Getting plenty of sleep EVERY NIGHT during the week of the big test. Drinking plenty of water (some extra) for SEVERAL DAYS BEFORE the test, and enough during the test too, in small sips. (Having to go to the bathroom a lot is also stressful, so moderation is important here). They say most people don't drink nearly enough water. If we are even slightly dehydrated, it can cause the brain to slow down 10 to 20% or more, which makes a big difference on timed tests that require you to think QUICKLY. Getting exercise, and the right mix of oxygen to the brain is so important. Exercise can also help reduce feelings of stress. Does anyone want to go jogging for a while before you get ready to go to the big test? Good nutrition -- protein is "brain food," along with the right vitamins, minerals, Omega III essential oils, B-Complex vitamins, Lecithin, etc. It is worth consulting a nutritionist if you want to have peak performance from your brain. I know several excellent nutritional... read more
I was having a crisis last night, thinking that I took on more than I could handle with going to law school. I shut down my computer and called one of my best friends - my mom - to get her advice. Of course, she didn't help when she said that she couldn't make that decision for me. I told her she was some friend, but the next thing she said got me thinking. She asked me, "What would you do if one of your students came to you and said learning English was too hard and was thinking of dropping out of school?" I would tell my student not to give up because it will get easier as he/she learns. One day, all will fall into place. I told my mom I loved her and went back to my office and fired up the computer and read the next case.
We did it again! All the students whom I have tutored for both regular academics and for the NYS ELA and Mathematics, have passed their exams. Some are moving up to the next grades, and others have received achievement awards. It is such a great feeling when the results of dedication from the parents, hard work from the students and myself, produce such a wonderful accomplishment. I am taking all my younger students out for ice-cream. We have to celebrate this milestone. I am available throughout the summer for anyone who may need my help. I must say that my calendar is filling up quickly, even for the fall semester. Have a great day everyone, while I gloat in this moment :).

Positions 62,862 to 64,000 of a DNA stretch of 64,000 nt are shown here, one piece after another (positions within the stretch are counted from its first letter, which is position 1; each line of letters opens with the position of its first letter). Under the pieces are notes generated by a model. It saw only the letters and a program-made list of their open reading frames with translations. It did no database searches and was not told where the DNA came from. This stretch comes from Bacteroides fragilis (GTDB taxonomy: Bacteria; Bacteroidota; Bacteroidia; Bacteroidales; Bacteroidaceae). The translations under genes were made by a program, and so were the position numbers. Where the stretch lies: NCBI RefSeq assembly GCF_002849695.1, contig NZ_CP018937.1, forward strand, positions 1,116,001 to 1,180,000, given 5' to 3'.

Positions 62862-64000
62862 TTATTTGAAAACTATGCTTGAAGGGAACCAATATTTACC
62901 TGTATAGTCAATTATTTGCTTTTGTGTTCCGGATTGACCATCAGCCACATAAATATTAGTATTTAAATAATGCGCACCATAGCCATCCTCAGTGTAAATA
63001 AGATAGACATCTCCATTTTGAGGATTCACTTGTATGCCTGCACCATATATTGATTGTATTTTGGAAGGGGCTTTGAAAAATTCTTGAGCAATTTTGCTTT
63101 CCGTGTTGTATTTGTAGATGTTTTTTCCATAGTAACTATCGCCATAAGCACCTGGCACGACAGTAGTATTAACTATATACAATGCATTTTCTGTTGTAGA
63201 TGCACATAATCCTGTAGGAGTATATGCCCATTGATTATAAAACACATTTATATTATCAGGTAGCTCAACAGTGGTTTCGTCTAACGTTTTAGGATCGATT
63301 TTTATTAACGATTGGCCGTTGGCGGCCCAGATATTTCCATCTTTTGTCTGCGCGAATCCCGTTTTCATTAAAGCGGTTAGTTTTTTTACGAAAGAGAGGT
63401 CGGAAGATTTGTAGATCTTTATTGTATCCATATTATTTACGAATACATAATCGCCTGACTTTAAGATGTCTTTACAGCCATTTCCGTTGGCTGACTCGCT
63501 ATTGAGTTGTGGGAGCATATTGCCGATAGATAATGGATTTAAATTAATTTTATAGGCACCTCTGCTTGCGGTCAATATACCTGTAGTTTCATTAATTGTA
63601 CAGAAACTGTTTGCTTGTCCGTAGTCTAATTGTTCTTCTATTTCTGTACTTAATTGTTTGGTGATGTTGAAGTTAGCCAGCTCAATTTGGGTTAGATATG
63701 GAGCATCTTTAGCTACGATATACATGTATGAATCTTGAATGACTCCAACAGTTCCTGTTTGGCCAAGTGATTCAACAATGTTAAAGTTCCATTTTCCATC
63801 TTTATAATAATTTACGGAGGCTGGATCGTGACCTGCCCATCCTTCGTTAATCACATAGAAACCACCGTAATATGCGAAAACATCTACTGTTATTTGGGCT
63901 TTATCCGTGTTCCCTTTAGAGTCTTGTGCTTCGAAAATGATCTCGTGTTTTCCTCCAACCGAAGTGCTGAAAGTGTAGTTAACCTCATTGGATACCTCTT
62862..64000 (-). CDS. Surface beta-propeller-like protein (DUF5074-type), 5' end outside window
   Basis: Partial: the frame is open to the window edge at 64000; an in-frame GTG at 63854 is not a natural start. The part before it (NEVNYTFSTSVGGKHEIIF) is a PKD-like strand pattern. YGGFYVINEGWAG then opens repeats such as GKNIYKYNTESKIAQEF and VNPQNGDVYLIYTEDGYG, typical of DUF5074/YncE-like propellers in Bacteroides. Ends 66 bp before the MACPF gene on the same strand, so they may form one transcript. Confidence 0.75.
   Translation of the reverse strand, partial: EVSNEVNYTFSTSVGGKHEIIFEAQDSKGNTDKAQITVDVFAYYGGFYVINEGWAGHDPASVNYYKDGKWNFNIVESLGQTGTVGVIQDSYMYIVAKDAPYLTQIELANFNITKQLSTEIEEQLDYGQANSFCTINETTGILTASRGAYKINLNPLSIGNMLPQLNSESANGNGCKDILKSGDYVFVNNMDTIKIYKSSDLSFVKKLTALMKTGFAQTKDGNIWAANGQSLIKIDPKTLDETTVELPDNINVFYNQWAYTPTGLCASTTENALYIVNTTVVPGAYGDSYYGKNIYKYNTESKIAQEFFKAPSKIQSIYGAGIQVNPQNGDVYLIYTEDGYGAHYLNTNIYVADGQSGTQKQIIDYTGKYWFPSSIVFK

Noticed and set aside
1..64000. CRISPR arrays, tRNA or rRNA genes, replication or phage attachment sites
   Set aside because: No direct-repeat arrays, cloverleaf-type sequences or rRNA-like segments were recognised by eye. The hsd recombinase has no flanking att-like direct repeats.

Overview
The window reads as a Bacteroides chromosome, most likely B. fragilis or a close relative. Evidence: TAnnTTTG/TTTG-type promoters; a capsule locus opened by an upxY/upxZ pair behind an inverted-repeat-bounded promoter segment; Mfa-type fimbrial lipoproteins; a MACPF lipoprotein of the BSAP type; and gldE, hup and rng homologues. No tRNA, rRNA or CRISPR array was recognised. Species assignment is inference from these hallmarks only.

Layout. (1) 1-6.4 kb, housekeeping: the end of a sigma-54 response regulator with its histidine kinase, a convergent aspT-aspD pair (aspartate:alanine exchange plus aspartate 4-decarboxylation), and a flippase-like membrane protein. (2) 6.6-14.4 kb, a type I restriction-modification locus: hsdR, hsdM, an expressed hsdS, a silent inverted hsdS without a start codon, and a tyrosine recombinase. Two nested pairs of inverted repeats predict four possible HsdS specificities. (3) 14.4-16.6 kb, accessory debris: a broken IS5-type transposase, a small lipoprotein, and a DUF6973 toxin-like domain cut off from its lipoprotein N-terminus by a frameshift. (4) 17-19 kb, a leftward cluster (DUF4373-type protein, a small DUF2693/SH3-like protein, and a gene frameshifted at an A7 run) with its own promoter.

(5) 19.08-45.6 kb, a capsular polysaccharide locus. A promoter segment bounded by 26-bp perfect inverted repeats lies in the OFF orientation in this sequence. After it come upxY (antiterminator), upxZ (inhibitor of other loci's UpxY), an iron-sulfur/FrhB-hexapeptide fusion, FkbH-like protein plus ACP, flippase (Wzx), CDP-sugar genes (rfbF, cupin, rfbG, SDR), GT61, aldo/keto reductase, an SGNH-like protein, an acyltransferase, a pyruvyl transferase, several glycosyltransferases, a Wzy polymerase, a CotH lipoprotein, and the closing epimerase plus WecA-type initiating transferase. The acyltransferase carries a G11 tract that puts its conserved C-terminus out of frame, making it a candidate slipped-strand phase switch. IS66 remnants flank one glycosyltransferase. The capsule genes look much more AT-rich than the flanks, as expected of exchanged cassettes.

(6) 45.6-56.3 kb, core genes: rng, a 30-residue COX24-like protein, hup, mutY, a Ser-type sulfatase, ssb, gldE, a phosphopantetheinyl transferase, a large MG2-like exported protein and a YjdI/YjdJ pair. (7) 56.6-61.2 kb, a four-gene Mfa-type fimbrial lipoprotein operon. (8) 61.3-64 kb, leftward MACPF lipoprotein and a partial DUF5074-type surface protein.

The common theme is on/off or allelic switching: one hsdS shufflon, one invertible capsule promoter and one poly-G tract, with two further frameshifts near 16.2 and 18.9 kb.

Yesterday was another great day to be a tutor. I met with a young student for Regents Integrated Algebra and Geometry. She was so nervous when I first met her. I told her that I would put a curriculum together for her, and with hard work she will be fine. Week after week we work together. Slowly but surely she began exhibiting confidence, asking questions and solving problems. It was so nice to see. The best part is when I arrived yesterday she told me that she received a higher grade on her exam than the last time, at school. She told me that she has been studying, which was obvious by her performance. If I gave her a problem that she had difficulty solving, she would ask for more practice exercises like it. Three weeks ago she would never had done that. I am so proud of her. Both the student and her mom thanked me, and I hugged them as I left. I even received a referral before leaving. I really love what I do.
A new book of 10 LSAT Prep Tests is available from the Law School Admissions Council (LSAC). Tests 52 - 61 are now available in one book! This is great news because these tests include the new double passage that appears in the reading comprehension section. More recent tests may also be a bit more challenging than the older tests. Visit www.lsac.org to shop for materials. Just click on "Services for Prospective JD Students" and then "Shop for Prep Materials" And a word to the wise....never buy books from test prep companies! The best materials are available directly from the test makers themselves for very reasonable prices.